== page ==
The 2020 Oscar nominations confirm that awards don't matter

Adam Sandler in UNCUT GEMS.
Screenshot via YouTube

Alrighty folks, the Academy Awards announced its 2020 nominees this morning. If you haven’t perused the full list, here it is. Take a moment, read it fully, and let the snubs really sink in. Maybe spend some time raging about the fact that Joker got 11 nods, more than any other movie released last year. Perhaps scroll through Twitter and retweet some salient points about the lack of diversity in Hollywood. Then meet me back here and let’s discuss.

The SparkNotes version of events is that the Oscars will, once again, be extremely white and male this year. It’s so predictable and frankly tiresome. It’s been four whole years since the Academy of Motion Picture Arts and Sciences launched an effort to double its female and minority membership, but Oscar voters are still 68 percent male and 84 percent white.

The Academy’s white male bias clearly bled into this year’s nominations, which really sucks for women and minority filmmakers — as well as the audiences (and there were big audiences!) who loved their movies. The lone person of color nominated for an acting award was British-Nigerian actress Cynthia Erivo for Harriet. All the nominees for best director are dudes again. Greta Gerwig was snubbed for Little Women, which wasn’t surprising since she’d already been pushed aside by the Golden Globes and the Directors Guild, but the exclusion still stung.

My biggest takeaway from the Oscars lineup, however, was a feeling of antipathy. Only a handful of my favorite films from last year made it onto the list at all. Parasite is one notable, worthy example of a masterful film that earned big accolades. It was nominated for best picture, making it the first ever South Korean film to be considered. Bong Joon Ho was recognized for his direction, and Parasite picked up nods in the original screenplay and international film categories, too. (Another positive change: the Oscars changed the name of “best foreign-language film” to “best international feature” after last year’s awards.)

Otherwise, the noms were dominated by four very white, very male films: Joker led the pack with 11, including best picture, director (Todd Phillips), actor (Joaquin Phoenix) and score (Hildur Guðnadóttir). The Irishman, Once Upon a Time… in Hollywood, and 1917 all tied for second place with 10 nominations apiece. The academy nominated nine films total for best picture this year; in addition to those four movies, Marriage Story, Ford v. Ferrari, Jojo Rabbit, Little Women, and Parasite rounded out the slate of films vying for the top honor.

But where was The Farewell and Uncut Gems? How about Queen & Slim, Waves or Honey Boy? Who forgot to include Portrait of a Lady on Fire in the international category? Why did the academy overlook Booksmart and Dolemite Is My Name? And for Pete’s sake, did not one Oscar voter stan Hustlers? Jennifer Lopez pole danced to Fiona Apple’s “Criminal” in a Swarovski studded getup for you people. This level of disrespect for JLo should be… illegal.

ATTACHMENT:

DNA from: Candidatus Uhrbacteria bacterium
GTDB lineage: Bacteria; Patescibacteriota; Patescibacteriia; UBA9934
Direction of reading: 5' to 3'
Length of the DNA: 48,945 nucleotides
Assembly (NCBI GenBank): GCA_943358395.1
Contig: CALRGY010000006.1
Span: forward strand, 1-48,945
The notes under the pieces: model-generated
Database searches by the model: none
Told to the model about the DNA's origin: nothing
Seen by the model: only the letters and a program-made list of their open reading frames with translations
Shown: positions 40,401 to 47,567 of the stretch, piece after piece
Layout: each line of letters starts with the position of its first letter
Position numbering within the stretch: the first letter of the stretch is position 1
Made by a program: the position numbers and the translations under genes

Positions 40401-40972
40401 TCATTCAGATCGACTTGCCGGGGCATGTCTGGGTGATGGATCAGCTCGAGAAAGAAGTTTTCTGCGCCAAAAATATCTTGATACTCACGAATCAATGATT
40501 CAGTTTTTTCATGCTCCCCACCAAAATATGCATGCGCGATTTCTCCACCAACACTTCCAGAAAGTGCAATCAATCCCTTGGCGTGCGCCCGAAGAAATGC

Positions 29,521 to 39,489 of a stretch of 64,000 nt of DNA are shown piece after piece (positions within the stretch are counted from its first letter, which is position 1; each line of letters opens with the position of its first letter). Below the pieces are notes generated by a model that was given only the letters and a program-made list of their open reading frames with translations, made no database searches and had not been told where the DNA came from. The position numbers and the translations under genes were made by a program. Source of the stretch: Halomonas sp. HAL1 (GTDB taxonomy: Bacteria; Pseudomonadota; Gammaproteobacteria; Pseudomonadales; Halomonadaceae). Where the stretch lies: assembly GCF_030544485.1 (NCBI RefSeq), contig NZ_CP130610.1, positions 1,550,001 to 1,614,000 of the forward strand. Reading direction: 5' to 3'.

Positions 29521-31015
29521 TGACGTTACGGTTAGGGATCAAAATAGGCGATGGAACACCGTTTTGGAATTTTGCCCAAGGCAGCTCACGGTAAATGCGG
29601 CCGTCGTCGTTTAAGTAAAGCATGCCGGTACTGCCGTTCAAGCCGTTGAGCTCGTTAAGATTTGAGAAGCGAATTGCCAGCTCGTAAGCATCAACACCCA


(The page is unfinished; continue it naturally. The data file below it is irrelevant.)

The obvious and tiresome answer is that the academy loves to recognize films that affirm the limited worldview of its elite, mostly white, mostly male members. Remember a few years back, when the Oscars straight-up tried to give La La Land the award Moonlight actually won, by sending a befuddled Faye Dunaway and Warren Beatty onstage with the wrong envelope? It was a terrible, chaotic Freudian slip on a massive scale, if I’ve ever seen one.

A lot of the great films that got snubbed explore the lives and perspectives of marginalized people and challenge the status quo. Think about it: Hustlers is about strippers stealing from Wall Street. The Farewell centers on the grand-maternal relationship between two Asian women. Booksmart mostly traffics in vagina jokes — not exactly the entertainment you’d expect aging white men to enjoy. (Though as a counterpoint, my 58-year-old dad’s two favorite films last year were Queen & Slim and Dolemite Is My Name, which I think is very cool.)

I think it’s time to cancel the Oscars, as well as every other superfluous, tedious award show. They’re insular and self-congratulatory. Watching celebrities bumble through the Golden Globes, making half-assed comments about climate change and American politics, a week ago was embarrassing. Who cares about Hollywood when Australia is on fire and the Trump administration is spouting lies?

It’s not even like awards affect a film’s bottom line that much anymore. Oscar winners often get a small bump at the box office, but the streaming age has shifted the focus from ticket sales to the number of eyeballs on your work. And there’s enough angry chatter on the internet to indicate fans of cult-favorites like Uncut Gems, Hustlers, and The Farewell won’t fade into obscurity anytime soon.